team photo

Figure 1
project photo

Team 8

Team Members

Faculty Advisor

Trystin Cote
Laura Thurber
Madelyn Pickett
Theresa Shew
Bryce Bisset

Fayekah Assanah


UConn Biomedical Engineering Department

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Neuronal Cell Viability in Soft Hydrogels for Modeling Traumatic Brain Injury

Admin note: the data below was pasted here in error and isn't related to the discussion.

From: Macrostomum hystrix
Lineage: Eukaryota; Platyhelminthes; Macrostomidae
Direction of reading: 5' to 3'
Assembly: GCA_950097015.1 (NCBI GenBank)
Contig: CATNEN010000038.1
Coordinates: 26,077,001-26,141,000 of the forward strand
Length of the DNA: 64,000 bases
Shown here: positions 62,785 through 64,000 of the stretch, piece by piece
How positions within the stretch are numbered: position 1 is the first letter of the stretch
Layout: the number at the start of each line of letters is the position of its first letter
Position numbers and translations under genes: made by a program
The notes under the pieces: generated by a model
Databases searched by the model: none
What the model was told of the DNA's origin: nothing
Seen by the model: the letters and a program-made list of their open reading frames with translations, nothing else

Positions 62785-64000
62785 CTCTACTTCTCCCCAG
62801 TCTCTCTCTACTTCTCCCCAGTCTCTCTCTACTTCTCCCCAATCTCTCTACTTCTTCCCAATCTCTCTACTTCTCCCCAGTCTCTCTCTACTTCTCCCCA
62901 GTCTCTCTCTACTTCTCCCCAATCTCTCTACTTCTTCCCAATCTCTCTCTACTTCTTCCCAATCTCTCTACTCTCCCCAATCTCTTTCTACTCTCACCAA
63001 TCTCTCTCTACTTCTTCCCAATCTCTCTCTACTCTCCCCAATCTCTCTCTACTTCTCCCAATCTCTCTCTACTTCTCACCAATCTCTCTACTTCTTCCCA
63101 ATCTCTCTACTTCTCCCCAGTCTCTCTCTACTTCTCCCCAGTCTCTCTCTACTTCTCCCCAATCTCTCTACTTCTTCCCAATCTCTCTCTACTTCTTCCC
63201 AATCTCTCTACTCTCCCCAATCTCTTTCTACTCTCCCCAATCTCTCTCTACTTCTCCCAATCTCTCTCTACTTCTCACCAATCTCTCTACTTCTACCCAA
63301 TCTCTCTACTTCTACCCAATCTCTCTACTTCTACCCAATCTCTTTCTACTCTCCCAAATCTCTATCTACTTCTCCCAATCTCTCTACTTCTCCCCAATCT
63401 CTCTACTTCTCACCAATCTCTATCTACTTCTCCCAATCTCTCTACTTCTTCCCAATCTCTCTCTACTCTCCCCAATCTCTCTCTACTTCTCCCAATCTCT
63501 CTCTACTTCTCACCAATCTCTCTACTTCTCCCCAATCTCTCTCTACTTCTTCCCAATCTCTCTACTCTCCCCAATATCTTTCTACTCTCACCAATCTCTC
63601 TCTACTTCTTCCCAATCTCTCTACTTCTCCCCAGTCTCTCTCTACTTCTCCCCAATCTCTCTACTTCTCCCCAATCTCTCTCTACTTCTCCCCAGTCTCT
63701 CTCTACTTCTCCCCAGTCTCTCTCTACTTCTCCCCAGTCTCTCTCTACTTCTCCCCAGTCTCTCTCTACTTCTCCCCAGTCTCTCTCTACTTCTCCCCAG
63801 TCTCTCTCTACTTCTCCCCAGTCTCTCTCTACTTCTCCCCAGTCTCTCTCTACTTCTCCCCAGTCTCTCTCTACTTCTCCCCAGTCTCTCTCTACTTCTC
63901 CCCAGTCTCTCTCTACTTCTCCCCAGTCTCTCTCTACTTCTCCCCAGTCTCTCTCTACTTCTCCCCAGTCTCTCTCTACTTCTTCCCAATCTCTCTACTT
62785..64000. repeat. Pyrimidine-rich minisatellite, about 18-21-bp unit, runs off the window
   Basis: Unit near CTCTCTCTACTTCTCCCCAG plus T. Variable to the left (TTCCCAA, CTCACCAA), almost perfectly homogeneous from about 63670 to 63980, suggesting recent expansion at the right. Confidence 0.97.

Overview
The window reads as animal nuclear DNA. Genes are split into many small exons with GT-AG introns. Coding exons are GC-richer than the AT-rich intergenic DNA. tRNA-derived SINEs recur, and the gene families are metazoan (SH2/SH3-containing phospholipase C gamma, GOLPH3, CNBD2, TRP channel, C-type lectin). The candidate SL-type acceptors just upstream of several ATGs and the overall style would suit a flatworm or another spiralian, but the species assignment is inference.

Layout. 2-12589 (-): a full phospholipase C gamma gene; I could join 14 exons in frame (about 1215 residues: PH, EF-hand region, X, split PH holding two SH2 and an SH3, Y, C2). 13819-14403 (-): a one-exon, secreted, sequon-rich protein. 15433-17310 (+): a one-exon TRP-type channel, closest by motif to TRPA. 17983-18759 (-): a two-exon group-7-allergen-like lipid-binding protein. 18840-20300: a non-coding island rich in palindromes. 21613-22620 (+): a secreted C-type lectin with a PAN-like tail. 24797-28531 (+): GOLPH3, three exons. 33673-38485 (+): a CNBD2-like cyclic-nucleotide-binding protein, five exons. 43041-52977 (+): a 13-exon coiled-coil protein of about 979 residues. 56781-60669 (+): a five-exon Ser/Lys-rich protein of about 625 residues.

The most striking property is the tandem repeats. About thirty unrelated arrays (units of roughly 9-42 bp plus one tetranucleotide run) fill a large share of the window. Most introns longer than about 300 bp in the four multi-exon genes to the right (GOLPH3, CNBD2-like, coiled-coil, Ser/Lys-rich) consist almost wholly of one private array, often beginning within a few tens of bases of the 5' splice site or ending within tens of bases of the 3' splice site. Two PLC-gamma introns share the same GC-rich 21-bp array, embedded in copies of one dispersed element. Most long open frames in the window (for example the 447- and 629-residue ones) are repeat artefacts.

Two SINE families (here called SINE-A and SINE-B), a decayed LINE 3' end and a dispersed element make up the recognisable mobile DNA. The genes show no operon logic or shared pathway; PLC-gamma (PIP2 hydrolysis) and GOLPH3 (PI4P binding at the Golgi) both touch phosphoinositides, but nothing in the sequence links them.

Traumatic brain injury (TBI) occurs as the result of an external physical force to the head, which produces brain damage. The brain’s pathological response to this injury is categorized into the primary injury, which refers to the damage that occurs at the time of the initial impact, and the secondary injury, which consists of damage that is developed afterwards. While there are treatments for secondary injury, there are currently no treatments for primary injury, which results in less effective care and worse patient outcomes. This is mainly due to a lack of understanding of the pathology of TBI at the cellular level, namely how cells respond to sudden blunt force trauma. As such, this project aims to develop a protocol for the fabrication of a hydrogel with encapsulated neurons that mimics the brain’s natural in vivo environment, thus enabling it to be used as an in vitro model for TBI. To achieve this, a gelatin-alginate hydrogel previously designed in the lab and proven to have similar mechanical properties to brain matter will be utilized. To allow for encapsulation and growth of the neurons, the hydrogel must be biocompatible, and therefore sterile. To achieve this, sterile filtration was performed on the hydrogel constituent solutions. The viability of the encapsulated cells was then evaluated using the MTS assay, which revealed that cell viability was maintained over a 7-day period. As such, the hydrogel was confirmed to be biocompatible, giving it the potential to serve as an accurate in vitro model for investigating the pathophysiology of TBI.